I wish I had time to write to everyone of you who has emailed me, commented on the blogs, left kind words on FB... I am so encouraged by your love and support. You have kept my spirits up and my nerves in check.

Gotta run... there are still a bunch of things around the house to wrap up, and some little ones that need mama’s full attention today. I’ll be posting again as soon as I can.

Wednesday, August 11, 2010


We have a travel date.

I have been checking everyday, three or four times a day until it gets too late over there to be writing emails... and nothing. It is like that last two weeks of pregnancy when you just can’t wait. Your skin itches, you can’t sleep, you are constantly thinking about the baby (or in this case babies).

I am not good at indefinite waiting... it makes me a slacker. I need a deadline to function in high gear... so that big long list of things we have been meaning to do for the past month is still just a list, not even a list on paper, just a list in my brain.

But this morning everything changed. High gear here we come!

August 19th we have a date with the SDA. That is not a typo. Next Thursday, next week we will be in Kiev starting the formal process of becoming Mallory and Peach’s parents.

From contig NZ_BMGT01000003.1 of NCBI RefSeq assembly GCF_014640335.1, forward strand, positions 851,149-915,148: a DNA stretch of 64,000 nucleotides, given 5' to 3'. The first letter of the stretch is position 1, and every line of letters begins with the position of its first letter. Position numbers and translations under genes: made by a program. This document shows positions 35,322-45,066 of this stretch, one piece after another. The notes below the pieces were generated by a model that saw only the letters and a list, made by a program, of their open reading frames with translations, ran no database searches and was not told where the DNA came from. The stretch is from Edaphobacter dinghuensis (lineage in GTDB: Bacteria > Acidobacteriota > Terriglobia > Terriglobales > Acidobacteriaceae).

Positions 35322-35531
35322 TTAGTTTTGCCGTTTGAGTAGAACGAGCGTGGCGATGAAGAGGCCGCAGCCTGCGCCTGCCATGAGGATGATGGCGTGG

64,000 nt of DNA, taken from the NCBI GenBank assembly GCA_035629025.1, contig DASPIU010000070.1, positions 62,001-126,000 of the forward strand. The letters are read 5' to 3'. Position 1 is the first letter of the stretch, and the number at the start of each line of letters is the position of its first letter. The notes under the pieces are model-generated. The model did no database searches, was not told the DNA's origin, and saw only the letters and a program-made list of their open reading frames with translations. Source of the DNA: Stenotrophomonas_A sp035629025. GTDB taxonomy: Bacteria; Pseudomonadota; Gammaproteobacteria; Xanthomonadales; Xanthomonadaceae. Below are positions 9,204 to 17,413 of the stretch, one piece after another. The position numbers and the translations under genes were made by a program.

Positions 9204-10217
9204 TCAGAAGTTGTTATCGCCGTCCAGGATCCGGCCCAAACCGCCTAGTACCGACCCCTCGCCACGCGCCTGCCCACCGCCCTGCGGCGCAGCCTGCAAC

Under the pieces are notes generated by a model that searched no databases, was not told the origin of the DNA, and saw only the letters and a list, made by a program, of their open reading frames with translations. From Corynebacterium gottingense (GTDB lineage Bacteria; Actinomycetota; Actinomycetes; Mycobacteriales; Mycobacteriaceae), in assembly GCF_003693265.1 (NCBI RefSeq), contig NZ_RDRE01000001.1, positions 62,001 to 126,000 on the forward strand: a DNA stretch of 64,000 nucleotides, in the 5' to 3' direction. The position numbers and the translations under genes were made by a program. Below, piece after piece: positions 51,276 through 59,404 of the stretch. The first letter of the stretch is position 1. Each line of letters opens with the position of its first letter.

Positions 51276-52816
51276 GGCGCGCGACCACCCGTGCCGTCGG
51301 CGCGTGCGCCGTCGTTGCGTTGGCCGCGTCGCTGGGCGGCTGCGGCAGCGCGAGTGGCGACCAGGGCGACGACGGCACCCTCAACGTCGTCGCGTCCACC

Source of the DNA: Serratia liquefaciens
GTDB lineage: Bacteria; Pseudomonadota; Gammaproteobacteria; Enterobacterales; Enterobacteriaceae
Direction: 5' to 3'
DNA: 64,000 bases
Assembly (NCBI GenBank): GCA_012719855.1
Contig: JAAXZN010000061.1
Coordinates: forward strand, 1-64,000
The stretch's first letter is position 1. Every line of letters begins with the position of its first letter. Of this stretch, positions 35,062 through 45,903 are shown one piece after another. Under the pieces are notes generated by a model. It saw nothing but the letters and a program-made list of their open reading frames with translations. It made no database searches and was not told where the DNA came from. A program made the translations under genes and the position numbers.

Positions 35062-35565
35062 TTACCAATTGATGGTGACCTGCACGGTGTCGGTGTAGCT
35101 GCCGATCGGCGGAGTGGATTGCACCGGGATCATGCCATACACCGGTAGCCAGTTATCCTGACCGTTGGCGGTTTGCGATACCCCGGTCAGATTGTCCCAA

Woo hoo... happy dance, happy dance.

Monday, August 9, 2010

Peach’s Grandma Book

Peach’s Grandma Book is finished. Scrapbooking is such a good de-stress mechanism for me. Doing this book was enjoyable because it was a small well-defined project. I really hope this book (and Mallory’s) gives the grandparents a sense of peace and hope for their grandbabies.

Peach’s book is also an 8” by 8” scrapbook. The lavender album is Creative Memories and it was given to me by the March of Dimes people that hosted a scrap night every Tuesday evening when my daughter Kimani was living in the NICU. Most of the book is identical to Mallory’s so I will only post the pages that are unique. And of course, the smears are just me smudging out personal info so that I could post these pics on the Internet.


The top part has her real Russian name and birth date. The bottom section has her American name and her adopted on date (the actual date will be hand-written in once it happens.)

Our Girl

The words say, “Precious girl”


It says, “Waiting for Peach”


It has Mallory’s American name, date of birth, and also says “adopted with Peach”.

Promise Letter

The letter says that we will always love Peach, that she will have a good life with us, and that we will teach her about her grandparents and tell her they love her.

Saturday, August 7, 2010

Anxiety Attack

Last night I was sitting on the couch with my husband, watching a goofy movie he got from the library, when it hit me... I am getting two new children in my life. You already know this... I already know this. But last night it hit me and my stomach tied in knots.

I sat there and had a full blown anxiety attack. My nerves went wild, my brain started making unwanted announcements...

“You have to leave your kids for five weeks and you still are not sure who will care for them while you are gone.”